These areas currently had less than 100 active cases, Vergeire said, but “we (DOH) are flagging these areas so that these increases can be immediately controlled.” 

What to watch

A key metric used by the government to determine the spread of COVID-19 infections – the the reproduction number – has also doubled in Metro Manila, but an experts group monitoring the pandemic says the figure is not alarming enough to warrant tighter restrictions or lockdowns.

Guido David, an analyst with Octa Research, said on Monday that the reproduction number in Metro Manila doubled in a week. From 0.44 on the week of December 20, it shot to 0.85 this week, or the week after Christmas. In early December, the reproduction number was only 0.33, the lowest reproduction rate seen in Metro Manila.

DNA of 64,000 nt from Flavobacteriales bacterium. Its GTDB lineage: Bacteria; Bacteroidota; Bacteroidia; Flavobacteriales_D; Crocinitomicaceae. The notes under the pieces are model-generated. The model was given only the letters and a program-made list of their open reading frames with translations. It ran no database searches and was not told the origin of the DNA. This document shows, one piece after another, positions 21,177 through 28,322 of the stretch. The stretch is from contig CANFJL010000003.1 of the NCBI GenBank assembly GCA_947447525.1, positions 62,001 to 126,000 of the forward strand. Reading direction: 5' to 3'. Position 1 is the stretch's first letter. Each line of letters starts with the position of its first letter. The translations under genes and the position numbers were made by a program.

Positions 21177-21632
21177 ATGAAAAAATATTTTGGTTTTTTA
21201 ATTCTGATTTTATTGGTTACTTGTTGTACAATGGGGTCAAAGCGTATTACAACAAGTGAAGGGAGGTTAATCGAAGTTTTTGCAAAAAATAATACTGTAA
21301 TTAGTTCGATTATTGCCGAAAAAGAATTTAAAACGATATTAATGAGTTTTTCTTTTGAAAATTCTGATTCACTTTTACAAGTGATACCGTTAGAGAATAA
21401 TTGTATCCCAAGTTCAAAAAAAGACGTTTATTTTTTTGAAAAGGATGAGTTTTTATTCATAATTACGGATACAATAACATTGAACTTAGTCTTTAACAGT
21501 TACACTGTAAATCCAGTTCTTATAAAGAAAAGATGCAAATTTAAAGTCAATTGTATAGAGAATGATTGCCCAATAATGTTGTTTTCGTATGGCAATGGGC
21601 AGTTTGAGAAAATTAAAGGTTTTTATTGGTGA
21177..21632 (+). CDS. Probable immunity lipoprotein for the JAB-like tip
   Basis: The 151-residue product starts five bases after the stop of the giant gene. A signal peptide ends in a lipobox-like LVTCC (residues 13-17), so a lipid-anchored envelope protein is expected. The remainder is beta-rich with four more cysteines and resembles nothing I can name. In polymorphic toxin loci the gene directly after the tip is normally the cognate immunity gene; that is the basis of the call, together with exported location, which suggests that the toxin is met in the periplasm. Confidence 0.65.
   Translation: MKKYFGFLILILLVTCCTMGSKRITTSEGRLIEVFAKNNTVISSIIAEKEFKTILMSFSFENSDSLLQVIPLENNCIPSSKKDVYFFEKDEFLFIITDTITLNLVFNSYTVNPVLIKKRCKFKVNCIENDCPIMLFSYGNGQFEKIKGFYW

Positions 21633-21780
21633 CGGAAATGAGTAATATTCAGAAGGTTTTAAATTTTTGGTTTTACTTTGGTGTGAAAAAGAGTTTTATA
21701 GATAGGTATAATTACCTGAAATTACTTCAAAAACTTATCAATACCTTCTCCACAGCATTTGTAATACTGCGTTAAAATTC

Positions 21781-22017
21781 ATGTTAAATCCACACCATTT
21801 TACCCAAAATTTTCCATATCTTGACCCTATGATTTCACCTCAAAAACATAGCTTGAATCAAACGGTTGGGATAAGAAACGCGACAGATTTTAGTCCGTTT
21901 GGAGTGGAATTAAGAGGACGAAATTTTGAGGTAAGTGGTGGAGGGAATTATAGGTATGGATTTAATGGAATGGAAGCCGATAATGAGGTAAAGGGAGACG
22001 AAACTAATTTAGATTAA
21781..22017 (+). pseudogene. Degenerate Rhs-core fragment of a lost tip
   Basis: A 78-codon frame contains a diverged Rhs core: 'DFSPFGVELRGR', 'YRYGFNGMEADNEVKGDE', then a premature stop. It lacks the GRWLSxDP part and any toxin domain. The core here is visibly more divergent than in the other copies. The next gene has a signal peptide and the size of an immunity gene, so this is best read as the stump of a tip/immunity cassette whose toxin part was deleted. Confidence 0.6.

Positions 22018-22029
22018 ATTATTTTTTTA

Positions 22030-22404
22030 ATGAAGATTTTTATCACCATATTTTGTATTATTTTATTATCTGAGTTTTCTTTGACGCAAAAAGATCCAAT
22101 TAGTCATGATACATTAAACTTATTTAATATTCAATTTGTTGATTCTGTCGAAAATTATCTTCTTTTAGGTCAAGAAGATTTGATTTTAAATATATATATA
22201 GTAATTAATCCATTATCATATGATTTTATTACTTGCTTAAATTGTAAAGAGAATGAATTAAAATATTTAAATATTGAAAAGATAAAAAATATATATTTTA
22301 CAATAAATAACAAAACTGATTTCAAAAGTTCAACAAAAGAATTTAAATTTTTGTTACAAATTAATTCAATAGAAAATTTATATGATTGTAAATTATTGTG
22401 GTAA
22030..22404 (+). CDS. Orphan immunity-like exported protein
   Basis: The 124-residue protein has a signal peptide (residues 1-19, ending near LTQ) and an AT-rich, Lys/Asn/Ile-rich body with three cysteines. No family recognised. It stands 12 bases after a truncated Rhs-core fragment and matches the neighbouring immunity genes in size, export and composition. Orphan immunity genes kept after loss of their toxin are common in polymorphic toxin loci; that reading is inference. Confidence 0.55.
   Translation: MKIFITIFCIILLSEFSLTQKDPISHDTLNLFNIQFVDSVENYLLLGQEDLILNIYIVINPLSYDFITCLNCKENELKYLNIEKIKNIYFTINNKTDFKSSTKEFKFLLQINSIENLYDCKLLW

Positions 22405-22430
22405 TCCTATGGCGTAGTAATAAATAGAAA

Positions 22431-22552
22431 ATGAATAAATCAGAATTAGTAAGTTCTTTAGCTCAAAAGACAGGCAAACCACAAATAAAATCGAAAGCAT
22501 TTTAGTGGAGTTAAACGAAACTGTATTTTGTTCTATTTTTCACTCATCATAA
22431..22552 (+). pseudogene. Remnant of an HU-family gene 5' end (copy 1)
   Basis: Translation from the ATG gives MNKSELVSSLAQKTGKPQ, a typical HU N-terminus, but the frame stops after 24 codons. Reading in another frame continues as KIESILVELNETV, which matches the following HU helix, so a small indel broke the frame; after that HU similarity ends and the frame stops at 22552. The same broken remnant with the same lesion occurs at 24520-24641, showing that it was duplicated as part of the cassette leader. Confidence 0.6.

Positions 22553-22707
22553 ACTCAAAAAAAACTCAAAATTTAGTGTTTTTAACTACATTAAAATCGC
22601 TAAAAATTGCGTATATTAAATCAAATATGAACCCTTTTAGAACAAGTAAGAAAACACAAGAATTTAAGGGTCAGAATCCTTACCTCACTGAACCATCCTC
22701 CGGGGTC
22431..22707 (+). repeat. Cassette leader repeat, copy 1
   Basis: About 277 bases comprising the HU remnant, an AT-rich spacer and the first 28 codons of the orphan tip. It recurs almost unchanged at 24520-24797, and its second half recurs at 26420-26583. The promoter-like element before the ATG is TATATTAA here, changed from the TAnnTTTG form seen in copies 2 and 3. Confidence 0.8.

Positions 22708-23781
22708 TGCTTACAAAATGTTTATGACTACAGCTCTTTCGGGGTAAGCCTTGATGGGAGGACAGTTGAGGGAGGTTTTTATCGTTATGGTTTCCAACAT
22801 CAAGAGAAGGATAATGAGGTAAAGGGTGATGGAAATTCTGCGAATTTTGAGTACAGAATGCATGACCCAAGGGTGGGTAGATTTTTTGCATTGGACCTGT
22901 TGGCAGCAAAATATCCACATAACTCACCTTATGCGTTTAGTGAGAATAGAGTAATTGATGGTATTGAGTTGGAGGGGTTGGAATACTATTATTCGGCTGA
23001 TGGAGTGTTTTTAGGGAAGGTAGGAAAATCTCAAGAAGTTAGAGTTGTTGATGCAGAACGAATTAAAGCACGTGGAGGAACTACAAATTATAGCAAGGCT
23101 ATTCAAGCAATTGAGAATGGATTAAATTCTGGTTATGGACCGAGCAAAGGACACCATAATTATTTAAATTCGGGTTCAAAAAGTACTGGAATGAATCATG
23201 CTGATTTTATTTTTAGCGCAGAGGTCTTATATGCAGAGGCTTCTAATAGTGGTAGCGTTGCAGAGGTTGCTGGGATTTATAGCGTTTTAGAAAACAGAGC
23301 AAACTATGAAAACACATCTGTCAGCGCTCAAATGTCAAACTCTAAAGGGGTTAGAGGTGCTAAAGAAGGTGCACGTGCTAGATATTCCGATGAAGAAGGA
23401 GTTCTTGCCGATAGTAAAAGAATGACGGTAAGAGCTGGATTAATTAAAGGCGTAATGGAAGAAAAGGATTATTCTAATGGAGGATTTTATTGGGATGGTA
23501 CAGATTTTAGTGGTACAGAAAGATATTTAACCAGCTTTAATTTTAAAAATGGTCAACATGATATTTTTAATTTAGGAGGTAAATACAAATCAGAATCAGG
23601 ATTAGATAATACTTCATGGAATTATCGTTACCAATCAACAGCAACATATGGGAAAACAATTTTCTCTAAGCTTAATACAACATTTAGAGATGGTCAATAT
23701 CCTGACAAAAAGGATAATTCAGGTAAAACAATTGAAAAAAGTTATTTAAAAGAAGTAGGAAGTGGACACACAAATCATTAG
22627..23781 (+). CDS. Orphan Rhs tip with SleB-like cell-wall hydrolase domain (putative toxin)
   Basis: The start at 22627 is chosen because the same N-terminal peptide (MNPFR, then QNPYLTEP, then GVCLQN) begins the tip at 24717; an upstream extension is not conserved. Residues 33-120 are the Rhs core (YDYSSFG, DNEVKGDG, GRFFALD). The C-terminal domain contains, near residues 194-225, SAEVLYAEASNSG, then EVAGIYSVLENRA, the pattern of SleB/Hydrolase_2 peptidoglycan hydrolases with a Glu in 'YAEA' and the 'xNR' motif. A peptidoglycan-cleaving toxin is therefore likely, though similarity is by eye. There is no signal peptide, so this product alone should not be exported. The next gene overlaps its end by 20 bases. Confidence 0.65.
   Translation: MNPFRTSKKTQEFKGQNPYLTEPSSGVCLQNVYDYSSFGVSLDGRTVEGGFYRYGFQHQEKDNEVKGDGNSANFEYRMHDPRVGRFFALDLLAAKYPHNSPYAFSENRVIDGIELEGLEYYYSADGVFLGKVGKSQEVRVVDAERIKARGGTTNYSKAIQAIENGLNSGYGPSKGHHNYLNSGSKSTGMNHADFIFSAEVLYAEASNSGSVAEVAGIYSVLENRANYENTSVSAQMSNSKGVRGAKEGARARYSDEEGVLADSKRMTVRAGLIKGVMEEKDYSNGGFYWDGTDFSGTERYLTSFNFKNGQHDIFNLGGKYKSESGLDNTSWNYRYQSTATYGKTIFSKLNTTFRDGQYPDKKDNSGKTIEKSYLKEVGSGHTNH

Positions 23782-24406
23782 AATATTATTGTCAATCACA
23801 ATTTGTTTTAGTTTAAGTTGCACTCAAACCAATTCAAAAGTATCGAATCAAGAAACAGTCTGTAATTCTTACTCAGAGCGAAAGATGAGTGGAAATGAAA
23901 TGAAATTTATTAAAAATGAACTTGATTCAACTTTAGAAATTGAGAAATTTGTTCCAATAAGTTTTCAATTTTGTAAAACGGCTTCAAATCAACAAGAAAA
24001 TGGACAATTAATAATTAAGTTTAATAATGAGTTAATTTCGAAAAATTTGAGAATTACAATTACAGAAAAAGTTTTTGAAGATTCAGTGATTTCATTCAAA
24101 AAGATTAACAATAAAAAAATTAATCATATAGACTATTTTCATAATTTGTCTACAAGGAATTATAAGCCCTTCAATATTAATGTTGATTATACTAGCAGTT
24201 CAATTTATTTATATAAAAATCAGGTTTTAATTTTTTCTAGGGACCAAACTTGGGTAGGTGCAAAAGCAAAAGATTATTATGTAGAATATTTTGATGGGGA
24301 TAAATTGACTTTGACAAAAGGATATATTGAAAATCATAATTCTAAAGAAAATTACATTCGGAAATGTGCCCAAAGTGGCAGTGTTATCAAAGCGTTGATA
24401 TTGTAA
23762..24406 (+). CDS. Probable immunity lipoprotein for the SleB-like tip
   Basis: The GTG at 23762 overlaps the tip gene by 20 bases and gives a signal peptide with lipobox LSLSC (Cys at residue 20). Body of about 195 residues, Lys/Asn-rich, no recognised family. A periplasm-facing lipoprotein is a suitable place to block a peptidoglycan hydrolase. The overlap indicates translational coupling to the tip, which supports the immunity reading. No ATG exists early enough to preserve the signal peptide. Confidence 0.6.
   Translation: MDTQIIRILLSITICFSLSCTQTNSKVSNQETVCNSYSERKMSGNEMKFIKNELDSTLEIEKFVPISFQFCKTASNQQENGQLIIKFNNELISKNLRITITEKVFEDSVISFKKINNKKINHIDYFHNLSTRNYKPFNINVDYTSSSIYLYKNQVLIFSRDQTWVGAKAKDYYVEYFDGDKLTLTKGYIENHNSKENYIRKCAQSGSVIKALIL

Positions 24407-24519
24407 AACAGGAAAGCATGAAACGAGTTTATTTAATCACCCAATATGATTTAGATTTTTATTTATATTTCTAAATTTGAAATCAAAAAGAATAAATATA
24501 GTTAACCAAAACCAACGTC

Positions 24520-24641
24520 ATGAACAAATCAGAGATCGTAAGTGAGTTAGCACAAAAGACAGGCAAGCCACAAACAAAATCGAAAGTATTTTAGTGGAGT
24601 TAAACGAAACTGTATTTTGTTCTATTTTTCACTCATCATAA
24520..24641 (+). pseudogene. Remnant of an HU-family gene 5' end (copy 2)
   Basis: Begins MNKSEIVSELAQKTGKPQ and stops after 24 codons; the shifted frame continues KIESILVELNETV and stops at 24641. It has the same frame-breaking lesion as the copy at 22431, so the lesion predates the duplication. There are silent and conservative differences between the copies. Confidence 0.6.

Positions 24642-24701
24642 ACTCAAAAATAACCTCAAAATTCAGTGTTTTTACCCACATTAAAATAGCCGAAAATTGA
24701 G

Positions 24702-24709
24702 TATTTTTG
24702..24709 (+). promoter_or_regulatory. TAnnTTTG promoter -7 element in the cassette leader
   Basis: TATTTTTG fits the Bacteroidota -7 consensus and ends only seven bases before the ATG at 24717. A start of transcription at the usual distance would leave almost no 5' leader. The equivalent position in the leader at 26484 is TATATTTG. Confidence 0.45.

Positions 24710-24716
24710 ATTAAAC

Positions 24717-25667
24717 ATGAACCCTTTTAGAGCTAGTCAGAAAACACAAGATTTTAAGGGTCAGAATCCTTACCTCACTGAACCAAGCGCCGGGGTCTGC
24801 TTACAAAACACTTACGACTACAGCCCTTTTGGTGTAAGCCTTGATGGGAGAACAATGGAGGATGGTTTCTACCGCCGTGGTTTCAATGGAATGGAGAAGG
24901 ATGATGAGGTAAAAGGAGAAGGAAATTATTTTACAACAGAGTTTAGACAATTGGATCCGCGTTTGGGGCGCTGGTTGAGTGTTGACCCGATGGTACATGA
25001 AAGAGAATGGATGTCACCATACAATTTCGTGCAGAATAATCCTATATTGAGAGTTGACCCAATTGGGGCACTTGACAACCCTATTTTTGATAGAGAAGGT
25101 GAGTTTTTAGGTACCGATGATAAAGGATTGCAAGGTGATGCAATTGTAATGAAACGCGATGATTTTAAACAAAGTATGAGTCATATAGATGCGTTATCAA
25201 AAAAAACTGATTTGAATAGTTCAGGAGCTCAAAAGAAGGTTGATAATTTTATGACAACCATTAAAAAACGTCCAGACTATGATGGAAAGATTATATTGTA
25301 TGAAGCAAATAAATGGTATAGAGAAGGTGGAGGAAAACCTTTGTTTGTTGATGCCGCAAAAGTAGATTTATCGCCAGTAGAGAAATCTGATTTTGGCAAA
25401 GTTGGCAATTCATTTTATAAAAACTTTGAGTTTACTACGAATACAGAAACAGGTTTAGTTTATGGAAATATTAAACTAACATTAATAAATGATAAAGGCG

“It practically doubled compared to last week,” said David on the virtual Laging Handa press briefing.

“We have to put it in context that the reproduction number is still less than one, so it’s not yet a big uptick in cases. The trend is not a solid trend upwards,” he added.

The reproduction number is the number of people a COVID-19-infected person is likely to infect. A reproduction number of two means a person is likely to infect two people. That’s why the ideal reproduction number is less than one because it means an infected person is not likely to transmit the virus to another. Along with average daily attack rate (ADAR) and test positivity rate, the reproduction number is one of the metrics the government and experts regularly monitor to spot trends in transmissions in a given area.

Based on DOH data, the ADAR in NCR was .69 per 100,000. Indicators also showed that, while the positivity rate across all regions remained to be less than 5%, an increase in positivity rate was observed in Metro Manila and Calabarzon.